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The FCC's Broadband plan, chatter around an iPhone on Verizon (or not) and a buzz word called cloudwashing, are today's top headlines. Get the day’s rolling posts via Twitter, RSS, or email.
If this were a schoolyard, Apple would be that kid that everyone is pointing to and chanting "Liar, liar, pants on fire."Word is spreading fast that Apple did, in fact, reject the Google Voice app for its iPhone earlier this year, even though the company said in a statement filed with the FCC in July that, contrary to media reports, it had not yet officially rejected the app.
Look for major action from the FCC against Apple/AT&T on the iPhone, as well as other exclusive wireless deals. USA Today reports that the FCC will discuss at its regular meeting Thursday a three-part probe:Wireless competition; Barriers to entry and investmentconsumer billing, including wireless contractsThe FCC is quite correct to take an aggressive stance here.
If you hadn't heard, Apple denied Google's iPhone app for Google Voice -- the most interesting, and buzz-worthy Google product in a long time. This development is concerning to iPhone users, developers, and even the FCC.
Here are today’s notable headlines. You can get News To Know via email alert and RSS daily.
FCC chairman-to-be Julius Genachowski will review exclusive cell phone deals like the AT&T-iPhone deal if confirmed, he told senators in a written followup to his confirmation hearings, The Wall Street Journal reports.Sen.
With rumors flying about that Apple plans to open up the iPhone to Verizon as well as AT&T, four Senators are calling on the FCC to investigate exclusive mobile deals like the iPhone deal and Verizon (doh!) Sprint's exclusive access to the Palm Pre, Reuters reports.
James starts off MobileTechRoundup show #109 by highlighting why a hosted Exchange service can be valuable to mobile enthusiasts and those with multiple devices. Kevin, James, and I then talk a bit about Palm, both the Foleo and the Engadget open letter. The new Nokia N95s revealed by the FCC have us excited and we chat a bit about buying unlocked devices versus carrier subsidized ones. T-Mobile may finally be rolling out 3G soon and Verizon is going to enable GPS in their device before the end of the year. We couldn't go a whole show without mentioning the iPhone and our freeware of the show is a way to do some basic hacking that is user friendly.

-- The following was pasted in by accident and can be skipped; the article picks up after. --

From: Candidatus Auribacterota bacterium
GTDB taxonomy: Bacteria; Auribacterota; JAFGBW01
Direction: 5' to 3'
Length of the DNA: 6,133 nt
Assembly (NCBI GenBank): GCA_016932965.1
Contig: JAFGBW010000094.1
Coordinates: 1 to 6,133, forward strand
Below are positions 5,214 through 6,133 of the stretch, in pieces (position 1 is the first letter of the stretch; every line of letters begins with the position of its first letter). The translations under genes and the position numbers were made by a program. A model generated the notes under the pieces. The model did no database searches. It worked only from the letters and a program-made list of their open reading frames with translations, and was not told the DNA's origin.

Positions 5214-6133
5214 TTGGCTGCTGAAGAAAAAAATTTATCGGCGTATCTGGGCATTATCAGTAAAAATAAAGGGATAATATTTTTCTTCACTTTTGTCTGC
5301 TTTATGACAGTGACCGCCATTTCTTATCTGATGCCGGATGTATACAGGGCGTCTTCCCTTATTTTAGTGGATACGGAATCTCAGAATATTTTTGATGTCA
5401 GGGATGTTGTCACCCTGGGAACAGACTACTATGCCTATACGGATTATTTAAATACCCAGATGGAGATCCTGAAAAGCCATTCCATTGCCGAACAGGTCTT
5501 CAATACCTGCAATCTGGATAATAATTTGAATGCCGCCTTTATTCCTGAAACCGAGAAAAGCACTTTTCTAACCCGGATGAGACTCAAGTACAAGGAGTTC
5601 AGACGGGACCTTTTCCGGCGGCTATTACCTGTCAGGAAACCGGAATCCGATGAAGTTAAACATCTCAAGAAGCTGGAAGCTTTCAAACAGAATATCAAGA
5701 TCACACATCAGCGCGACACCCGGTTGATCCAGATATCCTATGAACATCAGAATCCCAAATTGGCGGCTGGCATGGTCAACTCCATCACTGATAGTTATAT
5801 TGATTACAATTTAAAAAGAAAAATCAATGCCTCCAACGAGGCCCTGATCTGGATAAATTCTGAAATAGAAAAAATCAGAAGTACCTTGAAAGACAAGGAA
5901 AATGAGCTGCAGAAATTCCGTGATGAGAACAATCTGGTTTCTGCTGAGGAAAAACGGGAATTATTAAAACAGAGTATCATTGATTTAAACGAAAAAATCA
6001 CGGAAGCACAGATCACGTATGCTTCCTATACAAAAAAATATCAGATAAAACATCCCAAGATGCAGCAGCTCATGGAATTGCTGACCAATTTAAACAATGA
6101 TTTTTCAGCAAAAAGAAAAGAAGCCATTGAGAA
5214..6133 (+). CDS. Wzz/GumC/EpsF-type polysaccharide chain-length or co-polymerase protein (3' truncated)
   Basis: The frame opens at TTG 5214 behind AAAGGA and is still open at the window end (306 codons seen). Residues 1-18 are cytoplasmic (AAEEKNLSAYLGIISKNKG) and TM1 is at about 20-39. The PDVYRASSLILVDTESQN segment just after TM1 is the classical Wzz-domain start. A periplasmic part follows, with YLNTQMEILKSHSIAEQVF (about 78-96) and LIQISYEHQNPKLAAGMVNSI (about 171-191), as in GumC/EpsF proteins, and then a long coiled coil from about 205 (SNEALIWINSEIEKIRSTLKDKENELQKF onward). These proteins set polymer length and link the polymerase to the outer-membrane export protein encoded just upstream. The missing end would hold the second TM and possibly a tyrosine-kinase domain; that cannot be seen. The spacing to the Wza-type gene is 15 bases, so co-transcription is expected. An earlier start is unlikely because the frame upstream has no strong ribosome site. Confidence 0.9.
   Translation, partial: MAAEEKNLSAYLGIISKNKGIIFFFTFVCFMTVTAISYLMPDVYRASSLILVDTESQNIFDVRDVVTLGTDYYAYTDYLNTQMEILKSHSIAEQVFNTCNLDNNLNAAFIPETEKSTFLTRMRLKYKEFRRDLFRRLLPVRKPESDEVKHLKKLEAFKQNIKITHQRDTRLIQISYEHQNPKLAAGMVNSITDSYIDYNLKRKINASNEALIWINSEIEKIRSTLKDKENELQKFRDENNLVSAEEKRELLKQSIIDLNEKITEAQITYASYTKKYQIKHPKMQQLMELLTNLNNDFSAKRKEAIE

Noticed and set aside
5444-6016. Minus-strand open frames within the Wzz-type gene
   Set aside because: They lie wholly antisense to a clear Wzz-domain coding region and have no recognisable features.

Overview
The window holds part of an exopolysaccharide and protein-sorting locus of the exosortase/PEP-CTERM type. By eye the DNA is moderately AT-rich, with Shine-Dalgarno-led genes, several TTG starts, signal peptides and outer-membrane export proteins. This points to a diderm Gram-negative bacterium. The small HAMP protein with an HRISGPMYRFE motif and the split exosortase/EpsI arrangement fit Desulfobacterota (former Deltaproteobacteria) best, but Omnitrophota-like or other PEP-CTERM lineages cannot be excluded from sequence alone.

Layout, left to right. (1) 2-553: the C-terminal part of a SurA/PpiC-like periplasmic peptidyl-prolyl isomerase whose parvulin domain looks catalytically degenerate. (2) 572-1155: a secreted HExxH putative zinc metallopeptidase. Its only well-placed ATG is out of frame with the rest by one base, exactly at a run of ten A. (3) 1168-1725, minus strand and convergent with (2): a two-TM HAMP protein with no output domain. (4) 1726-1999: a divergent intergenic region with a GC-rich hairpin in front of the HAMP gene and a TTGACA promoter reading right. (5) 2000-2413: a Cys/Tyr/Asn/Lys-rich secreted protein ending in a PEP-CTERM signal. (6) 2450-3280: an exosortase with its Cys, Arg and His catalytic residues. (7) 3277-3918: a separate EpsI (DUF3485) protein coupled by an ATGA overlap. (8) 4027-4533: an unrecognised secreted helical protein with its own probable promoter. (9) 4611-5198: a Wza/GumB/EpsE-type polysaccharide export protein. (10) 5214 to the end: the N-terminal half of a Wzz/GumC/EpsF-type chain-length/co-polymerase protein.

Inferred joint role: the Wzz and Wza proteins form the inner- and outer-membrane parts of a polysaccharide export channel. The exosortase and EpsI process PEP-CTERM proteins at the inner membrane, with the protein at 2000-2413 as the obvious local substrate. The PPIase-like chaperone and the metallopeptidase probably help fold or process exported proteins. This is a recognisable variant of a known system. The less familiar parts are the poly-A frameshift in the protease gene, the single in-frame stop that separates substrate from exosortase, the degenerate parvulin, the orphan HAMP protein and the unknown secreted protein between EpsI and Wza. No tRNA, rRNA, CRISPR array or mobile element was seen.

Notable headlines:Jason O'Grady: iPhone software update 1.0.
A Free The iPhone Coalition has just been started up with the goal of convincing Congress and the FCC to toss out the five-year exclusivity period between AT&T and the Apple iPhone.Web site visitors are being asked to sign the following petition:Dear FCC and Congress,The iPhone has set the stage for the future of mobile Internet — but bad policies allow companies like AT&T and Verizon to shackle great gadgets to their closed networks.
Since the period of confidentiality Apple has requested of the FCC for displaying images of the iPhone has now expired, this means that the FCC site can show all sorts of iPhone photos taken during the testing and documentation process for the device.Some of these photos are available within a PDF file posted on the FCC site here.
The sale of the iPhone is a publicity event of such gargantuan proportions that anyone with a reasonable hook to the story can use media hunger for all things iPhone to air their particular agenda. Enter Reed Hundt, former chairman of the FCC and front man for Frontline Wireless.
Whilst (I'm not British, but I think the word "whilst" is so much more cool than "while") trawling through the FCC site just a little while ago, I found an illustration bundled in with a bunch of other documents that seem to request that the FCC grant a 45-day non-disclosure period to Apple for certain iPhone drawings and other documentation.But there is one such drawing that did make it through.
According to FCC documents obtained by AppleInsider Apple achieved a critical milestone by gaining approval from the Federal Communications Commission (FCC) to sell iPhone in the United States.The information was leaked in a SAR Test Report which measures Specific Absorption Rates (SAR) of near-field radiated energy to verify compliance with federal exposure limits.
Two newly posted documents on the FCC website detail test results for Apple's iPhone.These documents are at least 90 pages in length.
The Federal Communications Commission has apparently given Apple's iPhone device the green light, according to AppleInsider. AppleInsider reports that the FCC basically cleared the iPhone for sale.
Yesterday I posted a document that was discovered by LoopRumors purporting to be an Apple request to the FCC for confidentiality regarding their filings about iPhone. Sorry to burst your bubble folks, but Engadget has blown a hole in the story and it turns out to be a hoax.
In a not-so-surprising move, Apple filed for confidentiality with the FCC on October 12, 2006 for almost everything relating to iPhone.
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